(12a) In the same patient, a slightly more medial sagittal STIR image demonstrates a stress fracture though the base of the second metatarsal (arrow) and a calcaneal stress response (asterisk). Marrow edema bordering the cubonavicular coalition is again demonstrated (circle).


Treatment of tarsal coalition begins with conservative therapy, including orthotics, non-steroidal anti-inflammatory medications, or steroid injection. Calcaneonavicular coalitions requiring surgery are commonly treated with excision and interposition of the extensor digitorum brevis tendon. Talocalcaneal coalitions are treated surgically with resection of the middle facet bony bridge and fat interposition. In either case, the existence of concomitant degenerative joint disease may mandate triple arthrodesis rather than resection.2


Given the insidious onset and non-specific symptoms of tarsal coalition, the diagnosis may not be obvious clinically. Routine plain films may not be adequate to make the diagnosis, especially in the case of a fibrous talocalcaneal coalition or with rare types of tarsal coalition. MRI provides the most detailed and accurate diagnosis of all types of tarsal coalition, many of which are found on MRIs ordered for other clinical indications. MRI provides the added benefit of depicting concurrent injuries such as stress fractures or sprains. It is also invaluable for surgical planning, depicting the full extent of involvement, evaluating the tendon that may be destined for surgical interposition, and allowing detection of associated osteoarthritis.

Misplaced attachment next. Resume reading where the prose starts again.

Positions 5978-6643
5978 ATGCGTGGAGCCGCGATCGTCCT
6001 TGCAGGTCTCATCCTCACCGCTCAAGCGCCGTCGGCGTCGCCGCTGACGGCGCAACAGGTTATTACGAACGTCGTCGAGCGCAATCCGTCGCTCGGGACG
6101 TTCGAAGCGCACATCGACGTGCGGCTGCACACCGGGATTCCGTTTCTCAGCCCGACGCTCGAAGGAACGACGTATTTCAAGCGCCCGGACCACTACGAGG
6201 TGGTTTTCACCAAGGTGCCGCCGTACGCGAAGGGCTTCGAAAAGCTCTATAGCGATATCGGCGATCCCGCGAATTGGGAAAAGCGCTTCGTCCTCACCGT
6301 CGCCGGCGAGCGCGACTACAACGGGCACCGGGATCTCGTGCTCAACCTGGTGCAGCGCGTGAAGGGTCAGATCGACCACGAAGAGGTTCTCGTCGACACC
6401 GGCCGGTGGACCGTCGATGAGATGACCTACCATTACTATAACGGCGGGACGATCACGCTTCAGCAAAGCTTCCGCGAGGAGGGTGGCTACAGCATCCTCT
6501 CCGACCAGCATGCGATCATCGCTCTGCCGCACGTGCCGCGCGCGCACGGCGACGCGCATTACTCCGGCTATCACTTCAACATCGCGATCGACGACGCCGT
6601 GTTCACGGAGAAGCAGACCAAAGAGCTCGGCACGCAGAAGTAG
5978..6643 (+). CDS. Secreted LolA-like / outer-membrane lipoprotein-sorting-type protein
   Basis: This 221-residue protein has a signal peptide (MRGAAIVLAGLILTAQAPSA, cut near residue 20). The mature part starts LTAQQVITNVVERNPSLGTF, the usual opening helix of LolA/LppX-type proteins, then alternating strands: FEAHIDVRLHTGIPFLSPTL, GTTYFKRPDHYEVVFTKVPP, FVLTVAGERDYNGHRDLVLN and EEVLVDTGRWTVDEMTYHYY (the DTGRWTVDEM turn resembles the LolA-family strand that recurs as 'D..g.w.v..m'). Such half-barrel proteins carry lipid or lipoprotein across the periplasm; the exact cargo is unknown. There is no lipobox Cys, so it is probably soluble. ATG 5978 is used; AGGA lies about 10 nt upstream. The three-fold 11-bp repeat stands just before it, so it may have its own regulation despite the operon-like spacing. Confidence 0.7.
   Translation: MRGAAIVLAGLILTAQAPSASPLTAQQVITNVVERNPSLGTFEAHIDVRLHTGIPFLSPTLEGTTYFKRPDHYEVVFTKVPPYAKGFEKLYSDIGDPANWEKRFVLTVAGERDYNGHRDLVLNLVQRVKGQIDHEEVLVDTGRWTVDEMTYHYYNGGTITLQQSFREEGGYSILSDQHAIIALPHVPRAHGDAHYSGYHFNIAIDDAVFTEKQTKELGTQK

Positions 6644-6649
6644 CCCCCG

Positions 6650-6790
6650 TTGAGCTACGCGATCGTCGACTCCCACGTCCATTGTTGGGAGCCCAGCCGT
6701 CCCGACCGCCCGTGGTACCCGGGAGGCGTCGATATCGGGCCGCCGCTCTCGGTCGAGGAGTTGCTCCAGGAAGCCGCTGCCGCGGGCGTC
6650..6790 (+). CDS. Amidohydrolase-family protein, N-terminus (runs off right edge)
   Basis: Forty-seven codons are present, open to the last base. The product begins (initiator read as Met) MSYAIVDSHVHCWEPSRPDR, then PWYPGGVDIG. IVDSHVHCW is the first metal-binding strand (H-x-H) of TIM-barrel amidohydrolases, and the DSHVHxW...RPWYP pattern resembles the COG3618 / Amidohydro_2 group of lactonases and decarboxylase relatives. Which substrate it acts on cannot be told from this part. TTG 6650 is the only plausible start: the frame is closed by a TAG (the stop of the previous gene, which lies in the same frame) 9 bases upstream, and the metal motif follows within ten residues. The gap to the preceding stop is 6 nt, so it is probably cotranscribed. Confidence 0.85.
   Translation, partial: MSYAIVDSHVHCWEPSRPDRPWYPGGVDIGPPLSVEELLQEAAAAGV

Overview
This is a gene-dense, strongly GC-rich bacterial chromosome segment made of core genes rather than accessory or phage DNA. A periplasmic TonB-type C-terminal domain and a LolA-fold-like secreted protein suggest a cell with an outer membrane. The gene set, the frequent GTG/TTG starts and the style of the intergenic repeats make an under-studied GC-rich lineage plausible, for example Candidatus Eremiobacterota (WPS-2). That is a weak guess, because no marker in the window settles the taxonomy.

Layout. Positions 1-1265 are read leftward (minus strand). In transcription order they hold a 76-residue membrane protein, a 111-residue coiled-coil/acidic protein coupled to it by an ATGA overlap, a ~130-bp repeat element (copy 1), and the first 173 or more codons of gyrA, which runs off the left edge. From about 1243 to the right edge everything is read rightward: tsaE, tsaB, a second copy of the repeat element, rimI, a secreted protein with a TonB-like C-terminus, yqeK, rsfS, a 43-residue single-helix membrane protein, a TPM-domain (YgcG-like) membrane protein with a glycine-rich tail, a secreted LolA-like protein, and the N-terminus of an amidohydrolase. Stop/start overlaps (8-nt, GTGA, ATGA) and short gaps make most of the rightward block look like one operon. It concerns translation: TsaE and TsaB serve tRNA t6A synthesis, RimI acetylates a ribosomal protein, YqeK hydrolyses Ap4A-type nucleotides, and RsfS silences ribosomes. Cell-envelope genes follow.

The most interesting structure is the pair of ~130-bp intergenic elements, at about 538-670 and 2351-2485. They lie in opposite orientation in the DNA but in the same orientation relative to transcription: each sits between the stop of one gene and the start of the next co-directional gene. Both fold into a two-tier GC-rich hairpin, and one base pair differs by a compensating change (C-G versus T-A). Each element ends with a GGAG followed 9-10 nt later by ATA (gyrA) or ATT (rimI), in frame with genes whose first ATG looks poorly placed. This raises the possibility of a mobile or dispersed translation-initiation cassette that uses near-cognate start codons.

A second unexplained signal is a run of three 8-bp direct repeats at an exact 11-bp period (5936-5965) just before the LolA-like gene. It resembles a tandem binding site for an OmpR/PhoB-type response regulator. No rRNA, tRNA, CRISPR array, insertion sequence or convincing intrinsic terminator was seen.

1 Jack FA. Bone anomalies of the tarsus in relation to “peroneal spastic flat foot”. J Bone Joint Surg Br. 1954; 36:530-542.

2 Newman JS, Newberg AH. Congenital tarsal coalition: multimodality evaluation with emphasis on CT and MR imaging. Radiographics. Mar-Apr 2000;20(2):321-32.

3 Pachuda NM, Lasday SD, Jay RM. Tarsal coalition: etiology, diagnosis, and treatment. J Foot Surg 1990; 29:474-488.

4 Leonard MA. The inheritance of tarsal coalition and its relationship to spastic flat foot. J Bone Joint Surg Br. Aug 1974;56B(3):520-6.

5 Stormont DM, Peterson HA. The relative incidence of tarsal coalition. Clin Orthop. Dec 1983;(181):28-36.

6 Kumai T, Tanaka Y, Takakura Y, Tamai S. Isolated first naviculocuneiform joint coalition. Foot Ankle Int 1996; 17:635-640.

7 Palladino SJ, Schiller L, Johnson JD. Cubonavicular coalition. J Am Podiatr Assoc 1991; 81:262-266.

8 Cowell HR, Elener V. Rigid painful flatfoot secondary to tarsal coalition. Clin Orthop 1983; 177:54-60.

9 Resnick D. Talar ridges, osteophytes, and beaks: a radiologic commentary. Radiology. May 1984;151(2):329-32

10 Lateur LM, Van Hoe LR, Van Ghillewe KV, et al. Subtalar coalition: diagnosis with the C sign on lateral radiographs of the ankle. Radiology. Dec 1994;193(3):847-51.

11 Taniguchi A, Tanaka Y, Kadono K, Takakura Y, Kurumatani N. C sign for diagnosis of talocalcaneal coalition. Radiology. Aug 2003;228(2):501-5.

12 Crim JR, Kjeldsberg KM. Radiographic diagnosis of tarsal coalition. AJR Am J Roentgenol. Feb 2004;182(2):323-8.

13 Chapman VM. The anteater nose sign. Radiology, November 1, 2007; 245(2): 604 ” 605.

14 Wechsler RJ, Schweitzer ME, Deely DM, Horn BD, Pizzutillo PD. Tarsal coalition: depiction and characterization with CT and MR imaging. Radiology1994; 193:447 “452.

15 Moe DC, Choi JJ, Davis KW. Posterior subtalar facet coalition with calcaneal stress fracture Am. J. Roentgenol. January 1, 2006; 186(1): 259 – 264.

16 Schweitzer ME, White LM. Does altered biomechanics cause marrow edema” Radiology 1996;198 : 851-853.

Be the first to read our web clinics

Sign up for our monthly e-mails.